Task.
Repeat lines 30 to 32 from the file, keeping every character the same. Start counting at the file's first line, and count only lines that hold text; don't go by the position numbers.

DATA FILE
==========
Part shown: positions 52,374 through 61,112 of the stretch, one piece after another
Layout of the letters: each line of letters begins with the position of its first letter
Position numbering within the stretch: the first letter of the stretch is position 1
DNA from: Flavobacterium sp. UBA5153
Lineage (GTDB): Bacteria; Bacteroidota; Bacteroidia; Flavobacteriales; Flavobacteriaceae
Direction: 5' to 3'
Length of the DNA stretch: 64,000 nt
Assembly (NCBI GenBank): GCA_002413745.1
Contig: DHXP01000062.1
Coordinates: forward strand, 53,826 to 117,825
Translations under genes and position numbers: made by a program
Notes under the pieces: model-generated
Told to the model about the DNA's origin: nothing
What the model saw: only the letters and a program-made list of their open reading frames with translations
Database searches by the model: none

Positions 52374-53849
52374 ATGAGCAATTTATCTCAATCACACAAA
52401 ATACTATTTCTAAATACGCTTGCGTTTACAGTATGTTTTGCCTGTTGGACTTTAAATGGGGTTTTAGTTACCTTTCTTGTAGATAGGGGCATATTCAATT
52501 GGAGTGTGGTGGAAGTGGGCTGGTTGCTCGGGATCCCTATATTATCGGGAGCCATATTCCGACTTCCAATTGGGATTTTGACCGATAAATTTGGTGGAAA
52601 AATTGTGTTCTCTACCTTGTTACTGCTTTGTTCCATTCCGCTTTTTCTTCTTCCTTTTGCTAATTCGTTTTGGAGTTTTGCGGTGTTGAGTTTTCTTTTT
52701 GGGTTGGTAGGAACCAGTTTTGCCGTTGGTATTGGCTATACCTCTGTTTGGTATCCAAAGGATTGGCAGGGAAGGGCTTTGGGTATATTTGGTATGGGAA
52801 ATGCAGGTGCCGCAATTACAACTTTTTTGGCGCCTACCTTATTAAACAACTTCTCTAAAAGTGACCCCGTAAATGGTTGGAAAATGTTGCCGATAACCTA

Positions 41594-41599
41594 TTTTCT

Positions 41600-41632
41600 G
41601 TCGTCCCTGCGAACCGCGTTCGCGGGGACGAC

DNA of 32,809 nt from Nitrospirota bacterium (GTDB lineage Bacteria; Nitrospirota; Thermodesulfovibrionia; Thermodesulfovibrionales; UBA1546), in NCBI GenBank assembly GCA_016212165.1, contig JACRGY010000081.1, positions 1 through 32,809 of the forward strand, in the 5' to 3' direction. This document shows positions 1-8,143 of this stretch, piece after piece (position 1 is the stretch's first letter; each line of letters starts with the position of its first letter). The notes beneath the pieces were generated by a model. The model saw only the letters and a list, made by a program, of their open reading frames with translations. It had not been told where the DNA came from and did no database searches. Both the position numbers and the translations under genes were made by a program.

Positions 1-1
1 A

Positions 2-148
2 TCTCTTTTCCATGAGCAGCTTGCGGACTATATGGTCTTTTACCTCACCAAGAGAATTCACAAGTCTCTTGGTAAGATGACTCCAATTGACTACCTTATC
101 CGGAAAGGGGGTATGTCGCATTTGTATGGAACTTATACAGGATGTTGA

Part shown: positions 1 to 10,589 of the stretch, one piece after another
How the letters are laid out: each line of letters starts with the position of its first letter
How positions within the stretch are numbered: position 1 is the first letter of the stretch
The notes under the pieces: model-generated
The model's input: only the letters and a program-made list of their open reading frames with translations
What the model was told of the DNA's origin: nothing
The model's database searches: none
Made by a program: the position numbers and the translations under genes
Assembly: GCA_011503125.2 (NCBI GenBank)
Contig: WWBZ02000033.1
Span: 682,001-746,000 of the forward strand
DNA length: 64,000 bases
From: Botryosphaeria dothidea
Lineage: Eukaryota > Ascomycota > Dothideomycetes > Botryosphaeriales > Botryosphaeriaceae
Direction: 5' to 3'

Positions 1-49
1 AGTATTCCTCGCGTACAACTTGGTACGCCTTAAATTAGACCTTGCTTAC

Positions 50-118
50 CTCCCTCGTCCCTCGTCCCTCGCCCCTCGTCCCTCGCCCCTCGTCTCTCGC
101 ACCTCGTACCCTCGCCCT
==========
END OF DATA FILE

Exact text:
1 A

Positions 2-148
2 TCTCTTTTCCATGAGCAGCTTGCGGACTATATGGTCTTTTACCTCACCAAGAGAATTCACAAGTCTCTTGGTAAGATGACTCCAATTGACTACCTTATC